News Disruption and Digital Content


06 Mar News Disruption and Digital Content

News Disruption – market challenges, opportunities and legal issues for digital content

The news market is changing gears. The Turnbull government in Australia is proposing law reform to both media ownership laws and copyright law and the UK government is continuing to consult on media plurality extending to online content. The Independent (UK) is moving to a digital-only publication and other news providers are expanding globally via digital-only editions, such as The Guardian (Australia). Traditional news media seems finally to be catching up to digital news pioneer The Huffington Post. However, monetising digital news and legally protecting it to retain value remain material challenges for online news ventures.

The challenges of widely disbursed digital news content for traditional media players is well understood, and reflected in significant value decline in their traditional media assets – classified advertising is in a death spiral. To effectively monetise news, both traditional media and digital media rely on scale… yet the audience is now highly fragmented across multiple news sources available on multiple devices, where paid content competes with free content and where original content very often competes with its copied form.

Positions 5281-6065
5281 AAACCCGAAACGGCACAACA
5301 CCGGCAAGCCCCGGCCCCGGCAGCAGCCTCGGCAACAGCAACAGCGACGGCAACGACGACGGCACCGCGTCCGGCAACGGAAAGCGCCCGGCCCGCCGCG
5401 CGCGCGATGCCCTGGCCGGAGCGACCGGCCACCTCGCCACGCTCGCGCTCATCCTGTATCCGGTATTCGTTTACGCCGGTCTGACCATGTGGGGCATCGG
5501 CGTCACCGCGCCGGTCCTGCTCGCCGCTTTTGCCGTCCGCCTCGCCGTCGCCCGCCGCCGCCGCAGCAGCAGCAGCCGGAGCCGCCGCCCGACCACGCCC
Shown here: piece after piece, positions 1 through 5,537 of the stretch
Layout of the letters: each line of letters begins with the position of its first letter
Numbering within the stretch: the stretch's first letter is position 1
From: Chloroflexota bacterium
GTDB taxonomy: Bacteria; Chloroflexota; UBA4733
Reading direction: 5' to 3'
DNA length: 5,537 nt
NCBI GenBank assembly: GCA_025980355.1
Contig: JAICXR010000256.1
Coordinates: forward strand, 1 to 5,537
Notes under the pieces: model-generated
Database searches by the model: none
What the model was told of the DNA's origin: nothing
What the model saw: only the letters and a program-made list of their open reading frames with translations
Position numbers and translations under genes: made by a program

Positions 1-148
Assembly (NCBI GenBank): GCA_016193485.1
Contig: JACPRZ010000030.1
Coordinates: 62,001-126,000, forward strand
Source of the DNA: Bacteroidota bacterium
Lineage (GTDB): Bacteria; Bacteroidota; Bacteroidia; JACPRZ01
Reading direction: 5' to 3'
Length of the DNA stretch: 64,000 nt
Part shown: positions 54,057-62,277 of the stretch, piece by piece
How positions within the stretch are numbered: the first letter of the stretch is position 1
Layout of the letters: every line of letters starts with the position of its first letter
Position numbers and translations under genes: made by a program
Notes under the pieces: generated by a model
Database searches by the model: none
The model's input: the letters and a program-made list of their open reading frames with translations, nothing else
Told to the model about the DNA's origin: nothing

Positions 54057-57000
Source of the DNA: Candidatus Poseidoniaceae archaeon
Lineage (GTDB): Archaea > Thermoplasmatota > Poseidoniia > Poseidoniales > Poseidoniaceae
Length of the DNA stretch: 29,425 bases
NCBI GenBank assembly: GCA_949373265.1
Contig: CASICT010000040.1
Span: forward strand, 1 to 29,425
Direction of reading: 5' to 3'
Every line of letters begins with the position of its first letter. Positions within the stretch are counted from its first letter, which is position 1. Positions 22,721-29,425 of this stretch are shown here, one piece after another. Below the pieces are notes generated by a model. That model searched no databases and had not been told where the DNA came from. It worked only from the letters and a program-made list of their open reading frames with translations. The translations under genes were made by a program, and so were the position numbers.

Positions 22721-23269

Are there lessons to be learned from the recent changes in the news market? We think so and they appear to lie in three key areas – (i) the nature of online content, (ii) multi-platform bundled offerings, and (iii) agile risk management strategies that extend to technology-assisted enforcement of legal rights. 

Lisa Fitzgerald looks at some of these lessons and some of the legal issues to be aware of below.



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